Whenever I read a Bizarro novel, I wonder if I will live through it. I have risked my life in literary jungles before: I grew up on Luis Bunuel movies and equally surreal books and films; I cut my teeth on William S Burroughs and the beats; I navigated through the wide open ranges of Transgressive Literature and I’m still not sure what that is; I journeyed through the scattered corpses of Splatterpunk. But Bizarro sometimes scares me.
The best way to describe Bizarro is as a tricked-out version of everything I mentioned above. It is surrealism revved up by influences from Manga, Marvel anti-heroes, and B-horror movies. With a few exceptions it is a young man’s (or woman’s) game; one for someone young and foolish enough to break the rules and go where the id takes you.
I Will Rot Without You by Danger Slater is an especially tricky piece of novelistic mayhem because it has a weird sweetness to it. That is a strange thing to say about a book that centers around mold and cockroaches, but it is there. If Richard Brautigan and William S. Burroughs had a baby it would be Danger. Anyone remember Joe’s Apartment, that terrible MTV-produced movie about an apartment infested with cockroaches? Think of a version that is ten times better with a script by Kafka and envisioned by David Cronenberg, and you are close to the experience of this bug and fungus infested novel, but not quite.
What makes I Will Rot Without You work is that the author places the narrator in an empathetic and even everyman’s persona while subjecting him through a nightmare of body horror and downright disgusting violence and gore. Ernie is struggling through the breakup with his girlfriend Gretchen. Immediately after her departure, cockroaches take over his place and repulsive but seemingly sentient mold is rapidly growing in alarming proportions. The cockroaches are led by one of their own named Cross who is as involving and interesting as you will find any literary character who is a cockroach. Ernie finds them feeding him the pinkish mold while he sleeps and starts to experience strange and terrible transformations to his body. In the meantime he is attracted to Dee, the girl next door, but when he approaches her, he is attacked by her boyfriend whose arms and other appendages are attached to her body. Then the weird stuff starts.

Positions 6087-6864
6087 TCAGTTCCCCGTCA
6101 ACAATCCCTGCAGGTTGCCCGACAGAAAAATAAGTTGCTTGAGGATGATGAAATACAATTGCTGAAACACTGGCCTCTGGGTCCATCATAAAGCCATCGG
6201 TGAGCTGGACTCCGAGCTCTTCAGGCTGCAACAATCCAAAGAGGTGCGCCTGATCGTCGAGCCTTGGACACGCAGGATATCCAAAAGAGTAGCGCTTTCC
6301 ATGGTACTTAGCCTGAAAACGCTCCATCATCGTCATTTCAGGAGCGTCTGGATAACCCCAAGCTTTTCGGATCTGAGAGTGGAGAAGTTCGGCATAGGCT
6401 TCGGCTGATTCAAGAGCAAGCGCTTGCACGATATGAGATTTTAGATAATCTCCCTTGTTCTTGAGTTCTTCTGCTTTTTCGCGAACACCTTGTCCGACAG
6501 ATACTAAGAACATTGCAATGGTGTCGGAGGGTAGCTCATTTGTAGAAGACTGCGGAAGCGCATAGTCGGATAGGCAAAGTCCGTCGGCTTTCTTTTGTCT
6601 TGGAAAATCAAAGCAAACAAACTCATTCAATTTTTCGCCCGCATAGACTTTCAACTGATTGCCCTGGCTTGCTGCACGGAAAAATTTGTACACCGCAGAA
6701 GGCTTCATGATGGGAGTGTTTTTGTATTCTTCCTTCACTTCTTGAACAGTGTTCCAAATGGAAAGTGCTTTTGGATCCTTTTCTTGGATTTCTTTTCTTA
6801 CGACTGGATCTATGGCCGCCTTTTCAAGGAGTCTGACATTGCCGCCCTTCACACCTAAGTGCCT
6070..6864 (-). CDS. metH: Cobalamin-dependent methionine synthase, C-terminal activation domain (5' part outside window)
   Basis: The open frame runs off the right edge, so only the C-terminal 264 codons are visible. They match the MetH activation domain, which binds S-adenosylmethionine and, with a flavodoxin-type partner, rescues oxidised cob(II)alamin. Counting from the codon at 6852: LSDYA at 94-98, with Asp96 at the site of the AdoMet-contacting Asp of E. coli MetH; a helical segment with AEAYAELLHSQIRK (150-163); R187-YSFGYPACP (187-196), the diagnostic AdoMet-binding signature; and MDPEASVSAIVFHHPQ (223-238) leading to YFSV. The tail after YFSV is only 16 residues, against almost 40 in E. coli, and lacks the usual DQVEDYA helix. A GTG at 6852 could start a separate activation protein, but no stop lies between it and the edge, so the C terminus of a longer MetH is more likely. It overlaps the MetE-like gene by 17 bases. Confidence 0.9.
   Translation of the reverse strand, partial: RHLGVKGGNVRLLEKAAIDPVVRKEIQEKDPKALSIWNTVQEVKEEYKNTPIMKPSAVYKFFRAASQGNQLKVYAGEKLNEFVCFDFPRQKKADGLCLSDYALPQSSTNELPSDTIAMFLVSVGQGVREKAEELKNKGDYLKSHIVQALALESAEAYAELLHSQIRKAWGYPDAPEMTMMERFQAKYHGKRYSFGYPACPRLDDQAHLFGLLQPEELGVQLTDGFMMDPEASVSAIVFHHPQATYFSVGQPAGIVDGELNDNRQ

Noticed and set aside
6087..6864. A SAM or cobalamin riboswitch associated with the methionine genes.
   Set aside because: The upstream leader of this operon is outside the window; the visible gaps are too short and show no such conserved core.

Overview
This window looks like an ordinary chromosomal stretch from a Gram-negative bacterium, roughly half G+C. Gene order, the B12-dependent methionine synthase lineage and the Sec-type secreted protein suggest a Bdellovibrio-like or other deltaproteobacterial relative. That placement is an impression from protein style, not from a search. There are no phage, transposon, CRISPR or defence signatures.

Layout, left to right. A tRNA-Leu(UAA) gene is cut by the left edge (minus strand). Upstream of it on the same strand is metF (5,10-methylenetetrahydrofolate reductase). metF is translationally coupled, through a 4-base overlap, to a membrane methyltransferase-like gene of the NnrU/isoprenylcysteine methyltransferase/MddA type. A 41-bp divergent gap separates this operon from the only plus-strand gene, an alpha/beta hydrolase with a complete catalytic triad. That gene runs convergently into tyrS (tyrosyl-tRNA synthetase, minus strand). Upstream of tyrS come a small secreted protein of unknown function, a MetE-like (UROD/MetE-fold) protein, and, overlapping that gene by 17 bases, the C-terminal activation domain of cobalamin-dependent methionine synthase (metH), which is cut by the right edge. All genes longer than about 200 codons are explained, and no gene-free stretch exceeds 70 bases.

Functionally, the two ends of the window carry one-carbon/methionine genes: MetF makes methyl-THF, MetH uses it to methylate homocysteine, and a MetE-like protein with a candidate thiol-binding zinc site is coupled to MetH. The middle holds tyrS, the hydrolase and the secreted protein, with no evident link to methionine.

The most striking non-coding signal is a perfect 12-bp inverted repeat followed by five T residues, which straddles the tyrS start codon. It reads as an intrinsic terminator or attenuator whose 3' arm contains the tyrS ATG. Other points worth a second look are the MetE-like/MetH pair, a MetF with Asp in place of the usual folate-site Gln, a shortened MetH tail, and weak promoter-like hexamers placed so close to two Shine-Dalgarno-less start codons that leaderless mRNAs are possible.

There are other outlandish things going on (such as the old man who made his dead wife into a marionette) but the author makes these characters fit in his unique world. The most realistic in-the-world character for me is Mr. Shakribarti, the verbally abusive landlord, but only because I once had a landlord just like him right down to the obscenities. All this bizarreness, and the casual way each character accepts it (at least at first) is par for the Bizarro course yet Slater cleverly weaves in a theme to the madness. It doesn’t take long to realize he is talking about the constructive and destructive abilities of a relationship. The author’s elegant prose stands out, taking us through the odd occurrences, and gives it a beauty and meaning all its own.
In the end, Slater shows us what good Bizarro is all about. The best Bizarro is not just weird but weird with a purpose. His wonderfully descriptive and poetic prose is worth the admittance alone but I Will Rot Without You is so good on many levels that I recommend this to anyone, even those that hate cockroaches and mold. If you have never read a Bizarro novel, this would be a good one to start with. If you have, it is still a must read.
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